So, we get on the bus on time no problems and sit in the back. We were a group of 5 guys (Scott, Brian, Brian, Patrick, and I), which of course makes us the stereotypical group of GT students. Anyways, we're on the bus just talking and laughing about whatever when these 2 teenagers (probably a couple of years younger than us) get on the bus and sit across from us. It's really weird because one of them spits on the floor in front of us. Nobody spits AT ALL in Europe, so we were all pretty shocked that he did that but didn't think anything else of it. At another stop, an older French guy (probably mid to late 20's) gets on the bus and sits around all of us as well. By this time, we've started getting some pretty ill looks from the two teenagers, and it's immediately obvious that this new guy doesn't like us either. He wouldn't stop staring at us with a look of hatred and started speaking with in French with the two boys across from us. I don't speak much French, but it was obvious he was saying some pretty nasty things about us. They kept looking at us as if to mock us and show how much disdain they had for us. It was almost like we were being taunted. At this point, we were all like "seriously, what's going on and what did we do to deserve this." We add a feeling something bad was going to happen, but at the same time we were a group of 5 guys. Now, I'm not the biggest guy in the world, but Brian and Patrick both play rugby and the other Brian is quite built and very intimidating (his beard definitely has something to do with that). Scott is kind of the X-factor though. He's definitely a big guy, but like me is pretty calm and wouldn't be the fighting type. However, if you've ever played soccer with Scott or watched him play, then you know there's another side of him that's pretty scary. But that's not the point. Anyways, we thought there was no way they would think about doing anything to us. Nonetheless, the group of French guys continued to talk bad about us while throwing in English cuss words as well and spitting in our direction. It was all incredibly surprising and unbelievable. It was almost amusing to us that they would act that way. I understand Americans aren't well liked but still.

We decided just to get off the bus at an earlier stop because it would be faster to walk back, and it obviously just wasn't a good situation in there. We accidentaly pressed the button to demand a stop a bit early. Brian (the one with the beard) felt bad that we did that, so he just got off and decided to walk from there. We waited for the next stop, although we ended up waiting for Brian to catch up with us before heading back to our dorms. I'm getting ahead of myself now though. Back to what happened when we were getting off the bus....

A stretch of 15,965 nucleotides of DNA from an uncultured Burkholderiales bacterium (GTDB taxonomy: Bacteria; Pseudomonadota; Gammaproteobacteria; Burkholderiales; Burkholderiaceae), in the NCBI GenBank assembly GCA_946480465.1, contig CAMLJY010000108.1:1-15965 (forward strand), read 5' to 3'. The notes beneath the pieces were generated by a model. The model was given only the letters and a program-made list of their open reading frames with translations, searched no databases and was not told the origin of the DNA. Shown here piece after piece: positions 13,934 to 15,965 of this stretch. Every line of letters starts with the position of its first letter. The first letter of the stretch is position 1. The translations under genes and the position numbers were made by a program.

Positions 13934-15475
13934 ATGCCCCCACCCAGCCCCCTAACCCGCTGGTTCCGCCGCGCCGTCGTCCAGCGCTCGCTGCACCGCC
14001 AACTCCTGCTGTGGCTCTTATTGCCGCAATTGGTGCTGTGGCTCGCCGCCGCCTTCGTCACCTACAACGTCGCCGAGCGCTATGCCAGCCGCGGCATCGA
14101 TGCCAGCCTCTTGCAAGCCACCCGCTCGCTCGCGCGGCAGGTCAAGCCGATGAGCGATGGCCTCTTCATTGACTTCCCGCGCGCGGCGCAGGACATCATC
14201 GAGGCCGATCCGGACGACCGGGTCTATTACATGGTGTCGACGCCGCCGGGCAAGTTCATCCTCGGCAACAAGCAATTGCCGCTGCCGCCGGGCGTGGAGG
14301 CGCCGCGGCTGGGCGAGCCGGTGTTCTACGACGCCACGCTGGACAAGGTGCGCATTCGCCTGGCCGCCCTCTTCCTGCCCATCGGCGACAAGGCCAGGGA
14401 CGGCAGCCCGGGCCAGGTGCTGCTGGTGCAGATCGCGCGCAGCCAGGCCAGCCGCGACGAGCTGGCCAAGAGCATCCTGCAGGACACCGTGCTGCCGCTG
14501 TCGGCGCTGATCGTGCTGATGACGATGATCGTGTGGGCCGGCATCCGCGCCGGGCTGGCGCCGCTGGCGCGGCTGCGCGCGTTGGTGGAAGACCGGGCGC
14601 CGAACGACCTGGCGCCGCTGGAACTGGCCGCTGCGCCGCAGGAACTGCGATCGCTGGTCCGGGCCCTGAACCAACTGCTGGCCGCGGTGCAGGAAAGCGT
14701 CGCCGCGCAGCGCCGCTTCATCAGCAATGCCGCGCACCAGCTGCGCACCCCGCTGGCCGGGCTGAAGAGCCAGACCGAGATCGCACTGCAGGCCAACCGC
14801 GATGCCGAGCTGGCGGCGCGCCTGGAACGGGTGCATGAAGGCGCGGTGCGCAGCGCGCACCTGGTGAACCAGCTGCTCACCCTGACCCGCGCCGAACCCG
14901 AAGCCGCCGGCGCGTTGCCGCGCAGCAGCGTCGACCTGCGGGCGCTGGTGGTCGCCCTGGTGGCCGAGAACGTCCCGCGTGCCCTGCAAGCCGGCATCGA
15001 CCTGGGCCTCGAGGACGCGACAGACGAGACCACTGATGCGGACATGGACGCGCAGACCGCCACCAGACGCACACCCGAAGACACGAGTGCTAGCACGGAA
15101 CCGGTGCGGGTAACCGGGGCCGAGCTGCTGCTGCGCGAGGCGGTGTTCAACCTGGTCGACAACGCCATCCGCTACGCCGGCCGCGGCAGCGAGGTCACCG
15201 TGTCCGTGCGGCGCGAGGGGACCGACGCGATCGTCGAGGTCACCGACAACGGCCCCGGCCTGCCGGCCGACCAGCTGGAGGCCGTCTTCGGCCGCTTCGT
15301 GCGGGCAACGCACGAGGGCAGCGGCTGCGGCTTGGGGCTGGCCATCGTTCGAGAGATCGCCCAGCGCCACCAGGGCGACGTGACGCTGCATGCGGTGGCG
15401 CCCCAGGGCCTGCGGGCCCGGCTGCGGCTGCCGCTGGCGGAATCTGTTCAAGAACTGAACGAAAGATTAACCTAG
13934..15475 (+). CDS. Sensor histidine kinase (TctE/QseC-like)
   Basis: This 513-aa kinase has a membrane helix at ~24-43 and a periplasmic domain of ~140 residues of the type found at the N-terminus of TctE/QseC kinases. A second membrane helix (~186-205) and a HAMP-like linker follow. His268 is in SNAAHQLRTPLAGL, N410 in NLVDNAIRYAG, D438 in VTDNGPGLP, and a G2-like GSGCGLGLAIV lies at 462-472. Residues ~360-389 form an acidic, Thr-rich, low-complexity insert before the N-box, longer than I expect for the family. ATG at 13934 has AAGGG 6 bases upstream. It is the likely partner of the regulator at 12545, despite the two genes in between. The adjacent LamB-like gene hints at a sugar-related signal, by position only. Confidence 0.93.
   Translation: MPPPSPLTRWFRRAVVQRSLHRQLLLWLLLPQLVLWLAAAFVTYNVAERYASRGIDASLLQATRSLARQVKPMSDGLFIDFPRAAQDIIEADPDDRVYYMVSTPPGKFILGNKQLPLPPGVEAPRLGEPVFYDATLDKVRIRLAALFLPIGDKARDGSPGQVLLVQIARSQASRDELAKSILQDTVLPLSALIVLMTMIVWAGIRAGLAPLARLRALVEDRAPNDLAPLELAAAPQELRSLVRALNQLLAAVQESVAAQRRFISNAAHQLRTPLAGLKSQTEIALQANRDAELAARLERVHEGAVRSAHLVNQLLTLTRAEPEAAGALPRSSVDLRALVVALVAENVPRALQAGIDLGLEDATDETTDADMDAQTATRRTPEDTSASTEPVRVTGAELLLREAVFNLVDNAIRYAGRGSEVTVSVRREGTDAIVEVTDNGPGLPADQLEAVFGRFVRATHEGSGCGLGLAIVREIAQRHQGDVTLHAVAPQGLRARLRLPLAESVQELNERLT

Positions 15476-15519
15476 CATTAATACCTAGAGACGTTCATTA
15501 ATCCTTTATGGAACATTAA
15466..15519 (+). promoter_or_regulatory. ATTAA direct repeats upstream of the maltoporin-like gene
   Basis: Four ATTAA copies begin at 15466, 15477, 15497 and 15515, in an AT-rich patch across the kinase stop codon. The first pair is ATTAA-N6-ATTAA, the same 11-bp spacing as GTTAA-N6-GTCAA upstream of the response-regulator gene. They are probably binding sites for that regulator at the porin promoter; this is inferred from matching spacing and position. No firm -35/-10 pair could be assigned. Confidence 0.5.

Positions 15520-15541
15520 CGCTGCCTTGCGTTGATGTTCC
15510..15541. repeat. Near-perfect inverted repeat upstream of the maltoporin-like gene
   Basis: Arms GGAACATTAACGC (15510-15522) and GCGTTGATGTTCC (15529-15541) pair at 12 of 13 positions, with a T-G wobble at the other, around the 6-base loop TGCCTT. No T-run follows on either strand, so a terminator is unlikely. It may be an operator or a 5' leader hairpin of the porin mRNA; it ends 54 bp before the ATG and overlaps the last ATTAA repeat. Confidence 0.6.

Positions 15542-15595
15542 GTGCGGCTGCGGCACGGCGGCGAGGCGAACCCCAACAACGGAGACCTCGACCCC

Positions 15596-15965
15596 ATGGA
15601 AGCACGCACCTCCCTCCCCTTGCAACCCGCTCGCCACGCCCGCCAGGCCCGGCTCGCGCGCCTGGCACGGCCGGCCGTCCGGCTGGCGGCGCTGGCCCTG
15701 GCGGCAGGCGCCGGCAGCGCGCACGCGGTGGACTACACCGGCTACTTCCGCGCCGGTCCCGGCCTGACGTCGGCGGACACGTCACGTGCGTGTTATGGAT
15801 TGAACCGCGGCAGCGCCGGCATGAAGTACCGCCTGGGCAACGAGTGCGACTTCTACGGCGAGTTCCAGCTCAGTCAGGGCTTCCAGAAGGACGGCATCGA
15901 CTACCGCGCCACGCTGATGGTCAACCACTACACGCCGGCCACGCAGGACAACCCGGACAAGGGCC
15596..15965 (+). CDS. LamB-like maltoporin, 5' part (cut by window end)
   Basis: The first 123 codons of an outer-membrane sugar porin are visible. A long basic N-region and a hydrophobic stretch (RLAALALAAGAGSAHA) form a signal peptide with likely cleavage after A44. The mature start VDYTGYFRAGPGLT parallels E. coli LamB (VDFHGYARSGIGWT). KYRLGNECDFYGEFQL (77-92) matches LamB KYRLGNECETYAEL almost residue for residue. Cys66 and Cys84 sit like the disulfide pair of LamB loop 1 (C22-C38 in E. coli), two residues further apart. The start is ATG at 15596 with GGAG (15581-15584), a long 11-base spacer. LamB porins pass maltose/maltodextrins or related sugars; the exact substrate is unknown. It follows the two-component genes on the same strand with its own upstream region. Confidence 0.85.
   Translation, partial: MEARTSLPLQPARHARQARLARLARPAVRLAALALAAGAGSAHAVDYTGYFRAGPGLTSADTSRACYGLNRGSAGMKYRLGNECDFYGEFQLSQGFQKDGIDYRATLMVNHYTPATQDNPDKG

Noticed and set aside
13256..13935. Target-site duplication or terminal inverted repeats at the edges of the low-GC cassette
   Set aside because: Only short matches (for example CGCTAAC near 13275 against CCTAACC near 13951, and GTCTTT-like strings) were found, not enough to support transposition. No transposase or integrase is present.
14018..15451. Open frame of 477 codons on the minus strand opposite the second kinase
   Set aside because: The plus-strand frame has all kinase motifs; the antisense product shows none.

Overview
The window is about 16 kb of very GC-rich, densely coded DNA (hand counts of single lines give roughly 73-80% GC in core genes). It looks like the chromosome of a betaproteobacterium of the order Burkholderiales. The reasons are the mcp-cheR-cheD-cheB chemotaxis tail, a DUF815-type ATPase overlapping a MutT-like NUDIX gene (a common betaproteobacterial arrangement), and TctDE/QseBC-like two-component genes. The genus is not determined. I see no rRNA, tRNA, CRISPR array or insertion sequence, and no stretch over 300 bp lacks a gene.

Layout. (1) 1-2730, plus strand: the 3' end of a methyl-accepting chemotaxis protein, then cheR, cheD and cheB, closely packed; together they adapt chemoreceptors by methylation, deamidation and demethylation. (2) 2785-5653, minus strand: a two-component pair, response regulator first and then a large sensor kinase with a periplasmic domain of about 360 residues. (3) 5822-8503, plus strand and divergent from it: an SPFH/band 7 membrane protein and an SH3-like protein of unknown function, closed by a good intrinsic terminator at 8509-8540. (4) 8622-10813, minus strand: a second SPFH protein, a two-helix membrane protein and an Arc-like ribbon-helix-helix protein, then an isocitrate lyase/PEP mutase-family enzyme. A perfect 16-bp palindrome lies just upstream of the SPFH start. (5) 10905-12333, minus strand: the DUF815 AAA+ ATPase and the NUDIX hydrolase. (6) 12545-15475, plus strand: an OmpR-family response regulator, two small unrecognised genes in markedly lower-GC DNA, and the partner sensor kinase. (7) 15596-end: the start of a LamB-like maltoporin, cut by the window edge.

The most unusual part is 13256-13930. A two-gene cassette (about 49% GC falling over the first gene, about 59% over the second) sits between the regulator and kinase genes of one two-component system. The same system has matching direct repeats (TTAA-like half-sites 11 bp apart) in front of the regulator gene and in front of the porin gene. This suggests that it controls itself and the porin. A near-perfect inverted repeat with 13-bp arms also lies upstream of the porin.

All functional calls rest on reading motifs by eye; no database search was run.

So I'm the first to get up and press the button to open the doors and get off the bus. With my back turned to the group of French guys and about to walk out, the older French guy proceeds to jump out of his seat and punches me in the back of the head. Yes, that sounds absolutely ridiculous, but I assure you it happened. I WAS PUNCHED IN THE BACK OF THE HEAD FOR ABSOLUTELY NO REASON. We all could tell that there was the possibility of something bad happening, but we did nothing to provoke the guys whatsoever. I think our first reaction was pure shock at what had happened. I got punched!!! After hitting me the guy immediately backs off behind his seat. At this point I'm already off the bus and completely bewildered as to what just happened. The guy then proceeds to swing at Patrick. This all happens pretty quickly of course, and by now we're all pumped up with adrenaline and pissed off at what was happening. However, I think we all knew that the group wasn't a threat to us at all, so there was no point in retaliating. Our group continued getting off the bus while getting swung at, spat at (this time they actually were directly aiming for us), and even kicked at. The teenagers joined in at this pont. It was absolutely BIZARRE. As I said, we really didn't feel threated at all, which I is why I think none of us retaliated. It's probably best that we just got off the bus as well since we're in a foreign country and who knows what could have happened to us legally or whatever. So, we all get off the bus and are yelling and pissed off at what happened to us for no reason. The group of French guys continue cussing and spitting at us from the bus. I think they definitely knew better than to follow us. The rest of the people on the bus were shocked as well. Everybody, including us, was like "did that really just happen?" There was an attendant on the bus who started making his way back to where the group that attacked us were. I'm not sure what happened or what he said because the bus then started to pull away. All the while, we're on the side of the street absolutely pissed off about what happened and completely at a loss for why it happened. Like I said, we waited for the other Brian to catch up with us before heading back to our dorms. He was a bit disappointed to have missed out on all the action and was surprised about what happened but not really shocked either. We all knew that there was danger of something bad happening. It was clear that the French guys loathed us. They were definitely looking to start something. Once again, I still can't believe all that actually happened. I got punched in the back of the head!!! We are all pretty sure they hated us because we were Americans. We weren't even being dispruptive or acting like the stereotype though. By now, we've learned how to fit in and respect the standards and expectations of French culture/social behavior. It's awful what those guys did to us.